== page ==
As I watched last night’s National Championship game, I seemed to drift to days of yesteryear. Not that the game wasn’t interesting…well…anytime you pop the bully in the mouth it is interesting. My memories were of young men competing on fields marked with white lines that seemed to glow with their own light. Days when I still coached football, at a different level, in a different time. But it was football. I thought of an early spring evening at a coaching clinic held at Clemson University in 1981.
Danny Ford was my guy in 1981…still is my guy. I miss his visage and demeanor on the sidelines at Death Valley. A personable, country come to town, baseball cap pushed back on his head, a piece of grass stuck between his lip’s kind of guy.
Danny spoke two languages, football, and Alabama redneck. He had a look that could freeze your heart or melt it. He is still my guy. Danny had recruited our school as an assistant, and our staff had developed a closeness with him during those days that carried over after he was named head coach. Not that the present head coach isn’t my guy, Dabo is…its just different…despite being an Alabama boy too.
During those days I had dreams and aspirations. Dreams and aspirations that never quite came to fruition. I am now a spectator instead of a participant. Sounds like I might be bitter. Hmm. Thoughts for another day.
Being young and foolish, our high school staff “closed” the clinic in the spring of 1981. Late in the evening, sitting around a table were maybe a dozen of us “hardcore partiers”. Ford knew how to throw a clinic. After the football X’s and O’s were done, he served us beer in sixteen-ounce Hardee’s cups, pulled pork sandwiches with fixings and entertained us with a tree climbing hound dog while a bluegrass band played in the background. The festivities had ended, the band packed up, with just a few of us sitting around a knockdown table.
In my world of coaching, I sat in the rarified air of coaching elite. Successful high school head coaches sat close by while I thought it was smart for children and young coaches to be seen and not heard. I admit to feeling somewhat invisible but listened intently hoping for a coaching nugget to stick in my brain. Funny, Danny Ford was just two years older.
Normally jovial and full of country colloquialisms, this version was depressed and subdued. Hat pulled down over his eyes, crying in his beer depressed. Inside of a coffin subdued. Clemson had just come off a terrible six and five season and he was feeling pressure from the administration and alumni. A well-known, South Carolina High School Hall of Fame coach gradually drew him out before pushing a Hardee’s cup toward him saying, “Son, all you can do is coach ‘em up and love ‘em. Other than that, what’s gonna happen is gonna happen.”
Something happened. Clemson’s first National Championship was won ten months later as the Tigers beat Nebraska to cap the first storybook season. The first of three storybook seasons…so far.
I ran into Danny recently…literally not figuratively. I’m smiling. At a small mercantile in the middle of nowhere, I walked into him as I exited the door with a package of cigars. He was entering to get a pouch of Red Man and a hotdog. Some things never change. We both paused waiting as neurons slowly crackled in recognition.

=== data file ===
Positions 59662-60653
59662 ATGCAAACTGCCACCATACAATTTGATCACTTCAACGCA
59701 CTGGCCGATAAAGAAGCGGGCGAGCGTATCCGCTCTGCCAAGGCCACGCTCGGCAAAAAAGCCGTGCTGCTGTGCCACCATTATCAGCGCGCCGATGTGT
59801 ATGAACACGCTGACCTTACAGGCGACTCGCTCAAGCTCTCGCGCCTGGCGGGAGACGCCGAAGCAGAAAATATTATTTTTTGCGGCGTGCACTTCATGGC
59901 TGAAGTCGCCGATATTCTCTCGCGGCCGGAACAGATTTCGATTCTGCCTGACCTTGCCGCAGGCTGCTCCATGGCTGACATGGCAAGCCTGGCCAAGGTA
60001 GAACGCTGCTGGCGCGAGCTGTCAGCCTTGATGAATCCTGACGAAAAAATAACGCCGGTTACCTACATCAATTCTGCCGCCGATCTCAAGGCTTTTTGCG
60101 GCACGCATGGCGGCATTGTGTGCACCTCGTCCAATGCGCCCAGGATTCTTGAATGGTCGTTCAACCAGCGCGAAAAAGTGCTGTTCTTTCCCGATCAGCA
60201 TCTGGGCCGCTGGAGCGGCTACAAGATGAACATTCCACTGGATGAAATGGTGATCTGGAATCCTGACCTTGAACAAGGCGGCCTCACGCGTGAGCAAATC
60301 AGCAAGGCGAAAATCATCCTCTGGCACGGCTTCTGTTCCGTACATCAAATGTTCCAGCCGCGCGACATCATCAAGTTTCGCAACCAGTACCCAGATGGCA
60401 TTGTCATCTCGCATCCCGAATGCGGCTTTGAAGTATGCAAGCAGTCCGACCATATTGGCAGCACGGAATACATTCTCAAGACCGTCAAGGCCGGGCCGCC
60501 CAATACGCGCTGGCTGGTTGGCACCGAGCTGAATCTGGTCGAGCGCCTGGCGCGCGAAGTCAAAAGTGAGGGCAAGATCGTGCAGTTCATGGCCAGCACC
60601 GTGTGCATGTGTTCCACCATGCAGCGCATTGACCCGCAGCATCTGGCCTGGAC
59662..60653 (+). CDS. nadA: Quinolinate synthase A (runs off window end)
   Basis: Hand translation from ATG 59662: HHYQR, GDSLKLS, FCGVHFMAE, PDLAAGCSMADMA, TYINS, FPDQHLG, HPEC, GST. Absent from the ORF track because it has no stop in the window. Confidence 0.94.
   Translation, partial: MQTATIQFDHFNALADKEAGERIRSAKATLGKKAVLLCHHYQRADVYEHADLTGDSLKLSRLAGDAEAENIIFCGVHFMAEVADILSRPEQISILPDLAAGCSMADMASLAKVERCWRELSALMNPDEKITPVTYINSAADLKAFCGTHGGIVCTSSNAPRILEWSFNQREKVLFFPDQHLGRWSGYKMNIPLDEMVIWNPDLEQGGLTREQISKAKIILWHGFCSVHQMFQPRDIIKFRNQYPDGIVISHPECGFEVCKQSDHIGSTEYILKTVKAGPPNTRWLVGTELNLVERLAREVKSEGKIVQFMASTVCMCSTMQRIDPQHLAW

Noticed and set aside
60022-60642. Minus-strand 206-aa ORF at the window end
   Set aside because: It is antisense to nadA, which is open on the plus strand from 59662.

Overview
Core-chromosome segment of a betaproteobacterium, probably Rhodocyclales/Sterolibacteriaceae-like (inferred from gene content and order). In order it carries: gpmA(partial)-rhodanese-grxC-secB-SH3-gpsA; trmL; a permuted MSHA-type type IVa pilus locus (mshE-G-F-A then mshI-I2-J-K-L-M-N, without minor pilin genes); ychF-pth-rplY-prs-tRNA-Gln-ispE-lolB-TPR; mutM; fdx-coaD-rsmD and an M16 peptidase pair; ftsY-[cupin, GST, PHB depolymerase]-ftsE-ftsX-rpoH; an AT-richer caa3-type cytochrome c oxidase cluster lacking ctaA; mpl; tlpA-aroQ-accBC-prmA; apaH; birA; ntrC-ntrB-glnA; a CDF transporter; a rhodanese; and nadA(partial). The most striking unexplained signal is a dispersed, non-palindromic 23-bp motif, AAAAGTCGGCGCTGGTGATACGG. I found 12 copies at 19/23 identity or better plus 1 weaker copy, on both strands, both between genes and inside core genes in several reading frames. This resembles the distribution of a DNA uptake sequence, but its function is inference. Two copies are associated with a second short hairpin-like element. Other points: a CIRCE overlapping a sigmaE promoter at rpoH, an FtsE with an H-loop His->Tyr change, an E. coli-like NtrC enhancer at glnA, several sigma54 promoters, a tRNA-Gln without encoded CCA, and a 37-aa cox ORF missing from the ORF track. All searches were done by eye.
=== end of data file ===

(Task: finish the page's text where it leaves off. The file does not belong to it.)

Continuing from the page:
Pointing a sausage sized finger at me, he drawled, “I know you. You were with Lunceford and Bradburn at Mauldin.” It was nice to be remembered. I shivered a bit.
We stood outside, leaning on truck tailgates, reminiscing about times gone by and people we’ve lost, highs and lows, hemp farming, raising cows, grandchildren, and retirement. “Whatever happened to….” He seems quite happy to be out of the spotlight butI don’t think Danny Ford will ever retire. Our meeting left me both proud and a bit melancholy, like what I am feeling this early, early morning as the talking heads analyze Clemson’s throttling of the Crimson Tide.
It seems we’re a lot alike…except I’m not a National Championship coach from a major university. Neither of us misses the long hours but miss the people. We miss the competition and prowling the sidelines on game night. We don’t miss the practices held in hot and humid August and September. I guess he is still competing in a way, now from astride a tractor, trying to resurrect a hemp industry while raising cattle. At least the cab is airconditioned.
The memories we shared were warm, but I think we both fear there will come a time when memories are all we will have left…or maybe it is only my fear. I guess I do miss “coaching them up and loving them.” I also realize my time has passed. Another reason to be melancholy. The game has passed me by…but I’m not sorry. I still have the memories and the attending emotions of young men competing on brightly lit green fields striped in white.
For those of you, not football fans, Dabo is Dabo Swinney, head football coach of the 2018 National Champion Clemson Tigers.
For further musings, https://www.amazon.com/Don-Miller/e/B018IT38GM
The image is of Danny Ford being carried off of the field after Clemson’s 22-15 victory over Nebraska in 1981 National Championship.
7 thoughts on “Championship Emotions”
Congratulations on Clemons’s victory. They deserved to win.
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Thank you, yes they did.
Clemson’s…..sorry for the typo! I am on my phone.
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I was rooting for Clemson from the beginning of the season to maintain and make it to the championship!! I had a sneaking suspicion that they would be the only ones to end Alabama’s reign.
YAY and Congrats!!! 🙂
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Thanks, but all I did was watch.
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HA! I’m sure you expended some energy from your comfortable seat! 😉 😀